In the last 12 months I have learned how to set up and manage a Lync 2013 environment. I completed a complex migration path starting from OCS 2007 R1. There have been many challenges that I need to deal with and starting with this post I will share my journey and experience so far.
Setting up PSTN connectivity has been one my first wishes after my Lync 2013 standard edition pool has been running. Finally last week I was able to setup a SIP trunk connecting to and from Avaya IP Office and Lync.
Most import pre-requisite is to run latest IP Office firmware release. I am running R9 on my IP Office 500v2. On the web I tried to find some help how this SIP trunk could be established; unfortunately I didn’t find any post that guided me through the whole process. I am publishing my setup and I hope others will have find their way easier than I did.
- Establish direct SIP path without additional proxy
- Forward a PSTN extension to Lync so Conference bridge can be reached from outside
- Allow Lync user to dial outside to PSTN
- Allow IP Office user reach a Lync extension
- Lync 2013 Standard Edition server running as virtual machine
- Lync 2013 Edge server running as virtual machine (not needed for SIP trunk)
- Managed IP VPN network with classes of service for QoS
- No firewall between IP Office and Lync front end server
- Avaya IP Office 500v2 with R9 firmware
- SIP trunking license for 10 channels
- Lync enabled user with Enterprise Voice feature
Before you start make sure that mediation server has been configured to listen on TCP port 5060. I also needed to adjust the Windows Firewall as this TCP 5060 port is not enabled by default.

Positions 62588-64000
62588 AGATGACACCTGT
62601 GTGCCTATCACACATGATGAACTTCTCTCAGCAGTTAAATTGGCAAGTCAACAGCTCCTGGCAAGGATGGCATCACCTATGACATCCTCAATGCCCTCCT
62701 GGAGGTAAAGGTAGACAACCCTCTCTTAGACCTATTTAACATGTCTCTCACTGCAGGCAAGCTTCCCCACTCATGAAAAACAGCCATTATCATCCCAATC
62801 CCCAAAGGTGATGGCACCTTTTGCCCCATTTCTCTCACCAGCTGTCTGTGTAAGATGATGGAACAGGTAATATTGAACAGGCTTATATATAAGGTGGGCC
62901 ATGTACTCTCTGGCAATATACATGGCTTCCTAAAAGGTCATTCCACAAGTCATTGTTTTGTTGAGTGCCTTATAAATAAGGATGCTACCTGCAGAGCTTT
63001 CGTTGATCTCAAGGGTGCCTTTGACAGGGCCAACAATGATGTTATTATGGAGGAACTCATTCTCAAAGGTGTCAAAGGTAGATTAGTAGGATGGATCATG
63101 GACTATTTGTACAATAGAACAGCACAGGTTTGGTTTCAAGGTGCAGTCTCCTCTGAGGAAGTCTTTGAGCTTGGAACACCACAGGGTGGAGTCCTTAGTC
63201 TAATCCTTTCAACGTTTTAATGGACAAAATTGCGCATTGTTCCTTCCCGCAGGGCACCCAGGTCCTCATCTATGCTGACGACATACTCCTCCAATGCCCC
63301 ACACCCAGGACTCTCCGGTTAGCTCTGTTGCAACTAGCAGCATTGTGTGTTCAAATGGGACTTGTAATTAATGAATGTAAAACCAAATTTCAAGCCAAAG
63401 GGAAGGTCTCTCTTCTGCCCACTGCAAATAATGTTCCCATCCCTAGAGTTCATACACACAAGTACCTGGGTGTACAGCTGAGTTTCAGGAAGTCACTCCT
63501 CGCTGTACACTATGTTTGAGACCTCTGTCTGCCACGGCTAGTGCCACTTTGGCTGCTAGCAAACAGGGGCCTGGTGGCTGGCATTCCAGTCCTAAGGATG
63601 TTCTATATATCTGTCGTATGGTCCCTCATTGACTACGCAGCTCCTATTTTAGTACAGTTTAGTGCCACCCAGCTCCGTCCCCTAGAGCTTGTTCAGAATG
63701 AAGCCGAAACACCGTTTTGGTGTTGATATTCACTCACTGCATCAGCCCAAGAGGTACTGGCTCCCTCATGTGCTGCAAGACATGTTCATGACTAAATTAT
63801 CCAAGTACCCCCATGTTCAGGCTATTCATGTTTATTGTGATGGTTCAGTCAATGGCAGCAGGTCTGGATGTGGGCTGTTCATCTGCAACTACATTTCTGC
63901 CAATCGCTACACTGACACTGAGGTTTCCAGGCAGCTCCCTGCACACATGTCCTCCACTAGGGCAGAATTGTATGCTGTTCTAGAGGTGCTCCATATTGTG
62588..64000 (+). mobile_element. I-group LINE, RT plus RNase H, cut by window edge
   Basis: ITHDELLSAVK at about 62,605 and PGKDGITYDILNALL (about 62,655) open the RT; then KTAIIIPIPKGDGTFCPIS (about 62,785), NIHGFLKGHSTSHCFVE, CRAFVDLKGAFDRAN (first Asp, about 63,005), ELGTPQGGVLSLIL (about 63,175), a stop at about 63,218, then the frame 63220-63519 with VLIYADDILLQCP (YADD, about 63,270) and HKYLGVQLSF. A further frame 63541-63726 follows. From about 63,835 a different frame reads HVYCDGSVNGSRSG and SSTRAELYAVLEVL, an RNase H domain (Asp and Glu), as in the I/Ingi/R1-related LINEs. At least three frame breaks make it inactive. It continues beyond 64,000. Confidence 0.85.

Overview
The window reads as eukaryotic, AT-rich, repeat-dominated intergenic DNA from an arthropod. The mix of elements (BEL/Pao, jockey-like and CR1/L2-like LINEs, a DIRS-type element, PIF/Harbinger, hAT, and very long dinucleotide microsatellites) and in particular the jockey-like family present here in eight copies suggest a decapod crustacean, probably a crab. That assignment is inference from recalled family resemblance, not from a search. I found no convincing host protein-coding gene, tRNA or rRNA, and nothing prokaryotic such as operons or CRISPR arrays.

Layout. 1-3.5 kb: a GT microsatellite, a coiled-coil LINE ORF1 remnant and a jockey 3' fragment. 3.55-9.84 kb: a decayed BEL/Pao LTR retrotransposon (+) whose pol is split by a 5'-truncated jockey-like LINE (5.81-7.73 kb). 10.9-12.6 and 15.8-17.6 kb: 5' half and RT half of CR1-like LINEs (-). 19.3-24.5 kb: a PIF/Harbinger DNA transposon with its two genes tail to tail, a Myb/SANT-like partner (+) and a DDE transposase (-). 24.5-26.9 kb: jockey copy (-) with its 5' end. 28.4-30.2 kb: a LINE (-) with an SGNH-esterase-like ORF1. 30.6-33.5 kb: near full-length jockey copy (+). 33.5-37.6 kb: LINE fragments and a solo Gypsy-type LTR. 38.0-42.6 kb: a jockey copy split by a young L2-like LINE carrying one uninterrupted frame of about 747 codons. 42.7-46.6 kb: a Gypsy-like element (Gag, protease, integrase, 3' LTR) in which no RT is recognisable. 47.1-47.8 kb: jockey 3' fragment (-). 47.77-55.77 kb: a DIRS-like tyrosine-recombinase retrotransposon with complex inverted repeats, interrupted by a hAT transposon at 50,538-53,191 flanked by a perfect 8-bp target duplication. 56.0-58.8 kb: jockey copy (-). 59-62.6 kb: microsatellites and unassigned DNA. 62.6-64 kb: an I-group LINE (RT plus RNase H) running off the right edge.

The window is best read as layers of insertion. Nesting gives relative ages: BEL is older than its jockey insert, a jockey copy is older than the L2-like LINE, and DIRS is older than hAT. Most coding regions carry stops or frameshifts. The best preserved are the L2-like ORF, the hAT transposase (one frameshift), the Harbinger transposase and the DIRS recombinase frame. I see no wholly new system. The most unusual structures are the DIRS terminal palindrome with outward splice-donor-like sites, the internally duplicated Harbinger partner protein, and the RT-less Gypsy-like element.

Step 1 IP Office configuration
IP Office firmware
IP Office 500 v2 with 220.127.116.11 build 2 firmware
Make sure to have SIP Trunk Channel license. I have 10 channels in total.
Make sure SIP Trunks Enable is checked.
System / LAN1 / VoIP
SIP Trunks Enable: checked
Create new SIP line
I am creating new SIP line with line number 18.
ITSP Domain: Networknet.nl
National Prefix: empty
International Prefix: empty
Check OOS: unchecked
All other options should be kept default when line is created.
ITSP Proxy Address: 192.168.200.9 (IP address of the Lync Mediation server)
Layer 4 Protocol: TCP
Send Port: 5060
Listen Port: 5060
Create channel 1
Local URI: *
Display Name: *
Registration: 0: <None>
Incoming Group: 1
Outgoing Group: 18
Create channel 2
Local URI: Use Internal Data
Contact: Use Internal Data
Display Name: Use Internal Data
Registration: 0: <None>
Incoming Group: 0
Outgoing Group: 21
Custom codec is selected for G.711 ALAW 64K. That’s it. The SIP line configuration has now been completed.
Create new ASR route
Any URI with Networknet.nl will go through Dial feature and line group 21 this is outgoing group channel for the SIP trunk to Lync server.
Telephone Number: N”@networknet.nl”
Line Group ID: 21
Create new short dial for outgoing traffic to Lync SIP trunk
New short code is needed to reach any Enterprise Voice enabled users or to a Dial-In Access Number. I am sending this traffic over the ASR group that I created with 54 ID.